Wednesday, September 26, 2007

Olive oil brownies

I stumbled upon a recent post on The Traveler's Lunchbox about a new Italian cookbook that features a recipe for brownies made with olive oil rather than butter. I was immediately intrigued – not only because the cookbook itself got a rave review, but also because one of my favorite cake recipes is Mario Batali’s zucchini olive oil cake, also made with olive oil rather than butter. The zucchini olive oil cake is light and airy, and has a subtle fruitiness that you would never imagine comes from olive oil. It is truly a secret ingredient.

The brownie recipe comes from Faith Heller Willinger’s new cookbook, Adventures of an Italian Food Lover. Olive oil and chocolate struck me as a particularly nice combination. I had to try the brownies. Luckily a family dinner presented an excuse for baking.

The recipe was quick and simple and delivered a moist batter that did not disappoint (well, I was not disappointed). I particularly loved the salt in the recipe which seemed to stand out against the chocolate much more than it would have had the brownies been laden with butter. Interestingly, half of the guests at the dinner loved the brownies for their moist non-cake-y texture and the other half lamented the richness of butter, and felt the chocolate was somehow not quite chocolate-y enough. Argh! I loved them and I’d happily make them again (skipping the nuts which I always feel are just in the way). I am also intrigued by Faith’s cookbook and have it squarely on my wish list.

Olive oil brownies (all text that follows reprinted verbatim from the Traveler's Lunchbox)

: adapted from Adventures of an Italian Food Lover by Faith Heller Willinger

4 ounces (115g) finest quality bittersweet chocolate (at least 70% cocoa), chopped
1/3 cup (80ml) fruity extra virgin olive oil
1/2 cup (70g) all-purpose/plain flour (Faith prefers using a soft flour like Italian type 00 or White Lily; if you go this route add an extra tablespoon)
1/4 teaspoon sea salt
2 large eggs, at room temperature
3/4 cup (150g) superfine/caster sugar
1 teaspoon vanilla extract
2/3 cup (70g) lightly toasted hazelnuts, chopped (Faith uses walnuts)
whipped cream, for serving (optional)

Preheat the oven to 350F/175C. Line an 8-inch (20cm) square baking pan with a lightly oiled and floured piece of parchment paper that overhangs the pan on two sides (this aids in removal later).

Melt the chocolate over low heat on the stovetop or in the microwave and whisk in the oil. Let cool.

Mix the flour and salt together in a small bowl. In a large bowl, beat the eggs and sugar until pale, thickened and billowy, about five minutes. Fold in the vanilla and the cooled chocolate mixture, then fold in the flour and optional nuts, stirring just until everything is combined. Pour into the prepared pan and distribute evenly.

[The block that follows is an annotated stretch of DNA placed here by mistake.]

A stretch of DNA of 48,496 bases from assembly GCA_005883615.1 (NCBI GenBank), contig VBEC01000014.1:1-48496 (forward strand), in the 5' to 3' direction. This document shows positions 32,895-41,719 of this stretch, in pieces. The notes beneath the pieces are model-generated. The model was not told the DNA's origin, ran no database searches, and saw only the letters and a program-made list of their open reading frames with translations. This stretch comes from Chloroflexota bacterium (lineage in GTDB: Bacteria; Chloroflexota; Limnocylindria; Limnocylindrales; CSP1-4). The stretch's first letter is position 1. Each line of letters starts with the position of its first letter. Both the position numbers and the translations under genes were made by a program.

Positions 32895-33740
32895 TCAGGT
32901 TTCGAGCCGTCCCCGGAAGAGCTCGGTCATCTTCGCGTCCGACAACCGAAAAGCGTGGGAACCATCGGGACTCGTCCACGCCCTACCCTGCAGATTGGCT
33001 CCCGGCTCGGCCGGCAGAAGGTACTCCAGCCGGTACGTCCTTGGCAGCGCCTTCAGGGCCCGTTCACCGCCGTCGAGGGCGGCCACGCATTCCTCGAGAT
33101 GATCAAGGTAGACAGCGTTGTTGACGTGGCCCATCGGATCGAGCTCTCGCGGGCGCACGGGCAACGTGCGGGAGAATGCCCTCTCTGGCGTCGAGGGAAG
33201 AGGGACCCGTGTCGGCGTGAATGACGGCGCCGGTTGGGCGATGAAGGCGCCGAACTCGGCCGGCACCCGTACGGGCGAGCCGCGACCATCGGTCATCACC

Bake for 22-26 minutes (note from the Traveler's Lunchbox: I would recommend checking earlier to avoid over-baking - mine were just on the verge after 22 minutes). The top will be dry and crackly, though a toothpick inserted in the center should emerge still a little wet. Cool completely, then cut into squares. Serve with whipped cream, if desired.

Wednesday, September 19, 2007

Sorghum walnut cookies from Tennessee

We had a wonderful week-long vacation in the Adirondacks and Tennessee. The Adirondacks were particularly fun because we had our dog with us and we spent the days outside with her hiking, walking and watching her splash in and out of the lake. Tennessee was similarly an outdoor experience but this time we were on our own and were able to horseback ride and tool around the 9,000+ acre property that belongs to the privately-owned hotel we stayed at. The hotel is a working farm complete with honey bees, livestock (primarily sheep), a dairy, and a wonderful vegetable, herb and cutting garden that the kitchen draws from daily (both for inspiration and supplies). In January, the hotel is adding its own cheese-making facility as well as dedicated space for making jams. It already produces its own sheep’s milk, honey and jam (in small quantities).

We were able to spend time with the chef, the dairy farmers, the bee keeper, and produce farmers throughout our stay and pepper them with questions and observe their respective trades. It is such a pleasure to be exposed to artisans and to know that what you are eating is locally and freshly made. We got the biggest kick out of the head farmer who was a very well spoken and well traveled man who takes great pride in developing the best possible produce (he tested 50 different types of tomatoes this year) and continuing a time-honored tradition of nurturing and preserving heirloom beans (he has a separate area dedicated to crops he does not want to cross-pollinate). He had a story and explanation for everything and could remember the provenance of every special variety he brought to the far to cultivate.The meals we had were extraordinary in a very inventive way. Even the informal lunches, several of which were pic nics, were exceptionally well done and artistically presented. We had a lot of southern treats (particularly for breakfast) that provided a fun change. I couldn’t get enough of biscuits with sausage and gravy as unappetizing as that might seem, and the pastry chef’s cookies and desserts were addictive. I’m posting a recipe for sorghum walnut cookies that were divine. I’ll have to post a photo later as I’m waiting for a special delivery of sorghum syrup from my mother-in-law from the south!

Sorghum walnut cookies
(adapted from Blackberry Farm)
(makes ~32 cookies)

1.5 sticks butter
1 cup sugar
1 egg
3/8 cup sorghum syrup
2 3/4 cups flour